BASIC ELECTRICAL THEORY 1

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ATOM AND ITS FORCES

What is electricity? Electricity is defined as “the flow of
electrons through simple materials and devices” or “that force
which moves electrons.” Scientists think electricity is produced
by very tiny particles called electrons and protons. These
particles are too small to be seen, but exist as subatomic
particles in the atom. To understand how they exist, you must
first understand the structure of the atom.

The Atom

Elements are
the basic building blocks of all matter. The atom is the smallest
particle to which an element can be reduced while still keeping
the properties of that element. An atom consists of a positively
charged nucleus
surrounded by negatively charged electrons, so that
the atom as a whole is electrically neutral. The nucleus is
composed of two kinds of subatomic particles, protons and
neutrons, as shown in Figure 1. image_thumb44.png The proton
carries a single unit positive charge equal in magnitude to the
electron charge. The neutron is slighty heavier than the proton
and is electrically neutral, as the name implies. These two
particles exist in various combinations, depending upon the
element involved. The electron is the fundamental negative charge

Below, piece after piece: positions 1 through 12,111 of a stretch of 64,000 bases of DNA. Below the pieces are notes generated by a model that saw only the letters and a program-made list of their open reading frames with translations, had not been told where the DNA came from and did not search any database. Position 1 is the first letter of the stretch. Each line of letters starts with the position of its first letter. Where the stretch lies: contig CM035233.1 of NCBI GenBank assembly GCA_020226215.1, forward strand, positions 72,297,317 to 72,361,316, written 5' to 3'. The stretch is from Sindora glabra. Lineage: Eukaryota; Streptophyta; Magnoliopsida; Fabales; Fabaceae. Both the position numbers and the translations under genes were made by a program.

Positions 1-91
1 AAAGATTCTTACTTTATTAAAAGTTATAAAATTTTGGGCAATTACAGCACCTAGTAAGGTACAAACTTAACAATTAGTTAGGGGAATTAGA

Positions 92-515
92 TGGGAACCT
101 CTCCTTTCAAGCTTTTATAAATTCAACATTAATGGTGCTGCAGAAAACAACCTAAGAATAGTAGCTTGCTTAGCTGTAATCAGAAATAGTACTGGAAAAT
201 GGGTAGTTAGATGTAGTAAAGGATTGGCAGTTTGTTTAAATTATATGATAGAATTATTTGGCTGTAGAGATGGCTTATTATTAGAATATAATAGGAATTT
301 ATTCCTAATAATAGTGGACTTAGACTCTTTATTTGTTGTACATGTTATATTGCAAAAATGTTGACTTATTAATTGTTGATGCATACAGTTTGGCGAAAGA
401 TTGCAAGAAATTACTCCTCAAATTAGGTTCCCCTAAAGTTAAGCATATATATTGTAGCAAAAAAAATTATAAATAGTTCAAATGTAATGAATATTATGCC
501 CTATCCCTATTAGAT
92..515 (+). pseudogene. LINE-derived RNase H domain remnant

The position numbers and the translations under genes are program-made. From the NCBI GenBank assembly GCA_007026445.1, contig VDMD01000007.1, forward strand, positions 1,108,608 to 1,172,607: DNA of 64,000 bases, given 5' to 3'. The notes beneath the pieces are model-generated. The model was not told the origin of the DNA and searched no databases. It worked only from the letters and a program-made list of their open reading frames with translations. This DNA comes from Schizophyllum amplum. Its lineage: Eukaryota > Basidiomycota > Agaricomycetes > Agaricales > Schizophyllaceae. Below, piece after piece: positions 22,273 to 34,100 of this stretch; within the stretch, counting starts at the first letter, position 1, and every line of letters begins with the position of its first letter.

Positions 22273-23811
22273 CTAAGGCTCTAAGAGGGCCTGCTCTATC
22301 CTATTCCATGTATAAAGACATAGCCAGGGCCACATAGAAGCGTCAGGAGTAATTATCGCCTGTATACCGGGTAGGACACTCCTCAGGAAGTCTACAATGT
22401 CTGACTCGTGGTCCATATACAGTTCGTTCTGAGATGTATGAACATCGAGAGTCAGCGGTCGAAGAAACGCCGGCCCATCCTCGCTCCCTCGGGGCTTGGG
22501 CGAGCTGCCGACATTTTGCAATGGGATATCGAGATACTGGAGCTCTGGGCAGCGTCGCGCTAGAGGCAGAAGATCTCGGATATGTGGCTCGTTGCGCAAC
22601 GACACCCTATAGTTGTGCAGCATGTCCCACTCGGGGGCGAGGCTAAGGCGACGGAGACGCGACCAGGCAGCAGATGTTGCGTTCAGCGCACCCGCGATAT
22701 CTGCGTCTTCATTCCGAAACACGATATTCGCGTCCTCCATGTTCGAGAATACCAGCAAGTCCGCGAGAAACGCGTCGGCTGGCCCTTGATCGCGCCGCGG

(-) of electricity and revolves around the nucleus, or center, of
the atom in concentric orbits, or shells. The proton is the
fundamental positive charge (+) of electricity and is located in
the nucleus. The number of protons in the nucleus of any atom
specifies the atomic number of that atom or of that element. For
example, the carbon atom contains six protons in its nucleus;
therefore, the atomic number for carbon is six, as shown in
Figure 2.image_thumb47_thumb.png In its
natural state, an atom of any element contains an equal number of
electrons and protons. The negative charge (-) of each electron
is equal in magnitude to the positive charge (+) of each proton;
therefore, the two opposite charges cancel, and the atom is said
to be electrically neutral, or in balance.

Electrostatic Force

One of the mysteries of the atom is that the electron and the
nucleus attract each other. This attraction is called
electrostatic force, the force that holds the electron in orbit.
This force may be illustrated with lines as shown in Figure
3.image_thumb50.png Without this
electrostatic force, the electron, which is traveling at high
speed, could not stay in its orbit. Bodies that attract each
other in this way are called charged bodies. As mentioned
previously, the electron has a negative charge, and the nucleus
(due to the proton) has a positive charge.

The First Law of Electrostatics

The negative charge of the electron is equal, but opposite to,
the positive charge of the proton. These charges are referred to
as electrostatic charges. In nature, unlike charges (like
electrons and protons) attract each other, and like charges repel
each other. These facts are known as the First Law
of Electrostatics
and are sometimes referred to as the law of electrical charges.
This law should be remembered because it is one of the vital
concepts in electricity. Some atoms can lose electrons and others
can gain electrons; thus, it is possible to transfer electrons
from one object to another. When this occurs, the equal